Researchers say implications for transmission remain unclear but reaching herd immunity even more challenging
The research supports the idea that hitting the threshold for herd immunity is unlikely. Photograph: Guy Bell/Rex/Shutterstock
The Guardian-Natalie Grover Science correspondent
Fully vaccinated adults can harbour virus levels as high as unvaccinated people if infected with the Delta variant, according to a sweeping analysis of UK data, which supports the idea that hitting the threshold for herd immunity is unlikely.
There is abundant evidence that Covid vaccines in the UK continue to offer significant protection against hospitalisations and death. But this new analysis shows that although being fully vaccinated means the risk of getting infected is lower, once infected by Delta a person can carry similar virus levels as unvaccinated people.
The implications of this on transmission remain unclear, the researchers have cautioned. “We don’t yet know how much transmission can happen from people who get Covid-19 after being vaccinated – for example, they may have high levels of virus for shorter periods of time,” said Sarah Walker, a professor of medical statistics and epidemiology at the University of Oxford.
“But the fact that they can have high levels of virus suggests that people who aren’t yet vaccinated may not be as protected from the Delta variant as we hoped.”
Positive tests, hospitalisations and deaths linked to Covid have been rising slowly in the UK recently. In the week to 18 August, 211,238 people had a confirmed positive test result, an increase of 7.6% compared with the previous seven days. Over the same period, there have been 655 deaths within 28 days of a positive test, a rise of 7.9% versus the previous seven days. Hospitalisations have also risen slightly, with 5,623 going into hospital with coronavirus between 8 August 2021 and 14 August 2021, a rise of 4.3% compared with the previous seven days.
The study, which is yet to be peer-reviewed, found vaccine performance has waned against Delta versus the previously dominant Alpha variant.
The analysis did not directly investigate whether the lower level of vaccine protection against Delta affected jabs’ ability to prevent severe disease. However, Dr Penny Ward, a visiting professor in pharmaceutical medicine at King’s College London, noted: “The low incidence of hospitalisation seen to date suggests that in this respect at least the vaccines are protecting individuals from developing severe Covid.”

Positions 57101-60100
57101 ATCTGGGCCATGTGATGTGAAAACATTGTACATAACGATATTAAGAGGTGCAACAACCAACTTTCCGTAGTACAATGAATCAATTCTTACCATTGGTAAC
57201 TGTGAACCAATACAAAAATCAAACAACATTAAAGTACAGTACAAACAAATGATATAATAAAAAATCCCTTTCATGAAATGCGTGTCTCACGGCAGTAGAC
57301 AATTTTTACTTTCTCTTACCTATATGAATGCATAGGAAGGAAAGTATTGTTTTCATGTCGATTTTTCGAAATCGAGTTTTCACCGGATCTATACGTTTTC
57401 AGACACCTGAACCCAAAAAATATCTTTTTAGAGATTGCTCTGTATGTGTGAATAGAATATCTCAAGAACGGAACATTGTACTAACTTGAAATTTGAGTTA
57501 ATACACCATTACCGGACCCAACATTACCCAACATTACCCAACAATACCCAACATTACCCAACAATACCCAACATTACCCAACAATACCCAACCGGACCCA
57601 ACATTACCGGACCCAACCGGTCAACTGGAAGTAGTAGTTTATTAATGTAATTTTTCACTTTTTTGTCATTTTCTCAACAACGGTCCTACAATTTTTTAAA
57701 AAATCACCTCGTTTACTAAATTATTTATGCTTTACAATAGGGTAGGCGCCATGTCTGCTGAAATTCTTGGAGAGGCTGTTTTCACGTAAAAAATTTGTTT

The study – conducted by Oxford researchers in partnership with the Office for National Statistics and the Department of Health and Social Care – compared the results of about 2.6m nose and throat swabs taken from more than 384,500 adults between December 2020 and mid-May 2021, and more than 811,600 test results from 358,983 adults between mid-May and 1 August 2021 (the period of Delta’s domination).
The UK findings on peak virus levels after Delta infections in vaccinated people echoed data from a small study cited by the US Centers for Disease Control and Prevention (CDC) last month. The agency indicated those findings had underpinned its decision to recommend that people wear masks in some indoor settings, regardless of their vaccination status, especially in areas of “substantial or high” virus transmission.
These datasets highlight the potential for vaccinated individuals to still pass Covid on to others, and the importance of testing and self-isolation to reduce transmission risk, said Dr Koen Pouwels, a senior researcher in Oxford University’s Nuffield department of population health. This potential for transmission makes achieving herd immunity even more challenging, he suggested.
The concept of herd or population immunity relies on a large majority of a population gaining immunity – either through vaccination or previous infection – which, in turn, provides indirect protection from an infectious disease for the unvaccinated and those who have never been previously infected.
The hope had been that we could vaccinate enough people to protect the unvaccinated, added Walker, who also serves as the chief investigator for the UK analysis. “I suspect that, partly, the higher levels of virus that we’re seeing in these [Delta] infections in vaccinated people are consistent with the fact that unvaccinated people are just going to be at higher risk.”
The researchers also found that compared with the Oxford/AstraZeneca jab, two doses of the Pfizer/BioNTech vaccine does have about 15% greater initial effectiveness against new infections, but the protection declines faster compared with two doses of Oxford/AstraZeneca. About four to five months after being fully vaccinated by either vaccine, the protection offered is relatively the same, said Walker.
“Even with these slight declines in protection against all infections and infections with high viral burden, it’s important to note that overall effectiveness is still very high because we were starting at such a high level of protection,” added Pouwels.